Extraction et création de valeur
OCP Partner Karel Leeflang writes on how focus on both current and future value can boost innovation and growth.
Published in L'Agefi on 26 February 2015.
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Quieting the Pay-for-Performance Critics
Quieting the Pay-for-Performance Critics
New research on executive-compensation packages does not paint an especially pretty picture for many organizations, and experts say now is the time for HR leaders to be “talking their talk” with company leaders about aligning compensation to long-term value creation.
By Matthew Brodsky, Monday, January 19, 2015
Last October, dissident investors helped to send Darden Restaurants’ entire board of directors packing. In 2012, activist investor Carl Icahn targeted Netflix and demanded the company do nothing short of sell itself. Currently, David Winters has his sights set on major changes at Coca-Cola. And according to FactSet Shark Watch, activist investors launched as many as 238 campaigns to make changes at companies in the first nine months of 2014, a pace not seen since 2008.
And, while perhaps not evident at first glance, there is a way HR executives can help tamp down such roiling campaigns.
Experts say HR leaders can help put a stop to such efforts by ensuring their companies maximize their resources and focus on rewarding long-term performance more accurately and effectively, thereby reducing the risk of investors claiming companies are underperforming or in need of major repair.
At least that's the message Mark Van Clieaf hopes HR executives take from his recent research about performance-based pay.
Van Clieaf, a Tampa, Fla.-based partner for the Americas and chief knowledge officer at Organizational Capital Partners, recently teamed with New York-based Investor Responsibility Research Center Institute to take a deep dive into data on executive compensation. Their findings do not paint an especially pretty picture—and perhaps help explain the hyperactivity of activist investors.
He says that as many as 80 percent of S&P 1500 companies are not measuring the right metrics, over the right period of time, for performance-based compensation. The metrics of choice for most companies are total shareholder return and earnings per share—the problems with both being that the former merely measures movement of capital markets (over which executives have little control) and the latter fails to capture future-oriented value creation. And only 10 percent of "long-term" incentives in current public-company compensation packages measure beyond three years.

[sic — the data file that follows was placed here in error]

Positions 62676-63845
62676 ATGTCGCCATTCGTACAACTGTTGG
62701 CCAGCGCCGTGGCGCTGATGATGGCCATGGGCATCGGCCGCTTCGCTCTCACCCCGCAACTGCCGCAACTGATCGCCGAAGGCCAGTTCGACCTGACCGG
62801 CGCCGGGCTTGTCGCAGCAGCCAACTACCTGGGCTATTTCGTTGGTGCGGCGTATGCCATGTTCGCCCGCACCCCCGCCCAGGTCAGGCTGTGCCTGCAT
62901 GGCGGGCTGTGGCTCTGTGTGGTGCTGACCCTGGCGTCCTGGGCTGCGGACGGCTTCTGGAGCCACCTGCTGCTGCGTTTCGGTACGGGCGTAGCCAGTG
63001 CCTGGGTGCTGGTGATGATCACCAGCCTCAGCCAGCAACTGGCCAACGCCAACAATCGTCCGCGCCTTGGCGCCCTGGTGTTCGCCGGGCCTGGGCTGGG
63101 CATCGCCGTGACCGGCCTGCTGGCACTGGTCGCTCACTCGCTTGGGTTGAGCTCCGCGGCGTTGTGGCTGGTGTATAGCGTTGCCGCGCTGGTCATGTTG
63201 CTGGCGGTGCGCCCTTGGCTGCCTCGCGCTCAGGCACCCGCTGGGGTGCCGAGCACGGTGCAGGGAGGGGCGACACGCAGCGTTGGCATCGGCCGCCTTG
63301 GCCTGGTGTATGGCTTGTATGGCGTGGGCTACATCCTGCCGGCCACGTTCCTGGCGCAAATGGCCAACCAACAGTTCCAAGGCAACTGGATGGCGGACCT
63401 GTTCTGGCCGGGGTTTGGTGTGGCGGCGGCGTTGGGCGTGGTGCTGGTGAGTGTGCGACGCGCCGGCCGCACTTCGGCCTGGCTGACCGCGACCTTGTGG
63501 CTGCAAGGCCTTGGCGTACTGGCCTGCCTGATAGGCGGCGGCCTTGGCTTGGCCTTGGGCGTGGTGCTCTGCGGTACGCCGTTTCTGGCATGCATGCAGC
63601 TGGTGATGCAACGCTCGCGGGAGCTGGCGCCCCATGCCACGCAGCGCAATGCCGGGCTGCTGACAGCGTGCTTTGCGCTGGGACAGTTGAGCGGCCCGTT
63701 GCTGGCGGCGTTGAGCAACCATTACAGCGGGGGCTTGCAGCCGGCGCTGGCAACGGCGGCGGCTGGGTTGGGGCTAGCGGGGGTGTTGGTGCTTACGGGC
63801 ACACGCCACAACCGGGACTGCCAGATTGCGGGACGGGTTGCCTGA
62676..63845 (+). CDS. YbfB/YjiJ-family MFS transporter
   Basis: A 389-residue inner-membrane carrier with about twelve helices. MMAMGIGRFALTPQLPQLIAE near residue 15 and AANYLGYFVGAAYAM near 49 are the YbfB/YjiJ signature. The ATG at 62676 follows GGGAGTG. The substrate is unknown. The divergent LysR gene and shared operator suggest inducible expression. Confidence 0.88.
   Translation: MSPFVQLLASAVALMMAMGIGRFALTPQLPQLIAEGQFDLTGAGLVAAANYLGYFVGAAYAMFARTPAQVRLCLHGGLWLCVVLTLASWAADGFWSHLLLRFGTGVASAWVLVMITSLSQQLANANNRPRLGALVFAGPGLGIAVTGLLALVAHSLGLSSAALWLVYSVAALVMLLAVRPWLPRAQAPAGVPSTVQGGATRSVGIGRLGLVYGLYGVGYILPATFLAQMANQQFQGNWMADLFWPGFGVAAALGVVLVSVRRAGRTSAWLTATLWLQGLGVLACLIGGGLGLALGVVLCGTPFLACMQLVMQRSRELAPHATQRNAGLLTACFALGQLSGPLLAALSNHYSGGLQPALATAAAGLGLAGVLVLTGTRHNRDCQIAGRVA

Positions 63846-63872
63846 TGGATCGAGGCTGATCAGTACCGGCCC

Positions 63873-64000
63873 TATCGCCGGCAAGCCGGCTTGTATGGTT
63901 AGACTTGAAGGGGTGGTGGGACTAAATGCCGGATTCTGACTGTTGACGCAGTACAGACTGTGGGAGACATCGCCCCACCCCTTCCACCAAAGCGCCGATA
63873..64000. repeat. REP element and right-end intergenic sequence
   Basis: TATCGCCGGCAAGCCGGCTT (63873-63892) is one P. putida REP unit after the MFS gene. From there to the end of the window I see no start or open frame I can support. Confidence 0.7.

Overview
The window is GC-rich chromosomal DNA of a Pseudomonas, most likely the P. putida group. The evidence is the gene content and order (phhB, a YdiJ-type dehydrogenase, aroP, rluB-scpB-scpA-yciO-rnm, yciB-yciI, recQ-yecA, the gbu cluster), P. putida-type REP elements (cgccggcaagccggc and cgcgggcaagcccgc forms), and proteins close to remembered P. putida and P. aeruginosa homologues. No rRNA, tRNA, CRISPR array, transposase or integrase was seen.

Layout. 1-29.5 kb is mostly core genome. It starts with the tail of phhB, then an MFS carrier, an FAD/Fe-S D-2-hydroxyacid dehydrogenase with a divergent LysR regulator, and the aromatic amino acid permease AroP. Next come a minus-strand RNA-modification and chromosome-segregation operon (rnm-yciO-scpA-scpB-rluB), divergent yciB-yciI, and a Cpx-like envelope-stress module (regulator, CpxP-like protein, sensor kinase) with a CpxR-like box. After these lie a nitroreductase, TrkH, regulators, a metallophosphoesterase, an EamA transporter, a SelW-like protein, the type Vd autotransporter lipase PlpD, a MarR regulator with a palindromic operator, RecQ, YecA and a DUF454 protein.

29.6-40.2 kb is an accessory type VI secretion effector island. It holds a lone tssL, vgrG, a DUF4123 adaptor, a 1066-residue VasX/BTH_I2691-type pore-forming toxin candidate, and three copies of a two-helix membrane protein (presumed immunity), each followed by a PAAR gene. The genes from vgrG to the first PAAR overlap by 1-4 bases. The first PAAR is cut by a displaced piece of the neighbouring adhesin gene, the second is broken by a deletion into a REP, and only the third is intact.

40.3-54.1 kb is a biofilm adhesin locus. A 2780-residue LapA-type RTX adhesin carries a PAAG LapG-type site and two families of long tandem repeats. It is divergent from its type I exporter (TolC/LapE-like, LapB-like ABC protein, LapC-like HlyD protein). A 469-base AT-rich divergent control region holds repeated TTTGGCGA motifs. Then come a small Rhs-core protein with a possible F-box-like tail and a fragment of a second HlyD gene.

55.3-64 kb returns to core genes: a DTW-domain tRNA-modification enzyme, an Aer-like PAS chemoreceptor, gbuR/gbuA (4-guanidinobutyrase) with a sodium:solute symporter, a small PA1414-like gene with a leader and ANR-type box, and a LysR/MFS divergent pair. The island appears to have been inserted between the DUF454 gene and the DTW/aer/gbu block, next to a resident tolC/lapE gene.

Van Clieaf's message is that companies are failing at more than just compensation-plan design, they also fail at building for long-term growth. Nearly half (47 percent) of all S&P 1500 companies do not produce returns on their capital greater than their cost of capital.
"Which means they did not create real value," Van Clieaf says, adding that HR executives should see this as a “significant opportunity” to prove their mettle to the chief financial officer and the CEO by “talking their talk” about strategic performance and how to align business strategy with long-term value creation.
It's about giving executives a clear line of sight to controllable metrics that can signal long-term organizational success, he says.
But while Gregg Passin, U.S. leader of Mercer's executive compensation practice in New York, concedes that the facts might be straight in the IRRCi, he doesn't believe they’ve been interpreted to tell an accurate story. By limiting itself to metrics measured in compensation packages, Passin says, the research fails to account for metrics that companies are measuring outside of performance-based pay.
"It's a conversation that we have with our clients all the time," he says in regard to what metrics organizations should include in their compensation packages, as not everyone in an organization can be included in such pay programs, and those who are left out can, and often are, still monitored.
What's more, HR leaders would be aware of what’s being monitored, whether part of compensation or not. They would already be in conversations with finance, the CEO and other senior executives about the company's strategic performance—the very same sort of dialogues that Van Clieaf is calling for.
Passin agrees that TSR is a measurement that's prevalent "globally" in performance-based compensation, but adds that compensation packages often couple TSR with metrics that reveal a company’s true economic performance and improve executives’ line of sight to value creation.
But, he says, it’s difficult to generalize about how to structure performance-based compensation packages because each company's size, industry, competitive landscape, strategic goals and countless other individual factors go into determining its parameters.
Still, HR leaders would be remiss not to consider Van Clieaf's recommendations, as they are based not only on data, but best practices too.
For a data-based recommendation, Van Clieaf points to his finding that three out of four S&P 1500 companies fail to use a balance-sheet measurement in compensation. Return on invested capital is one of—if not the best—of the bunch, he says.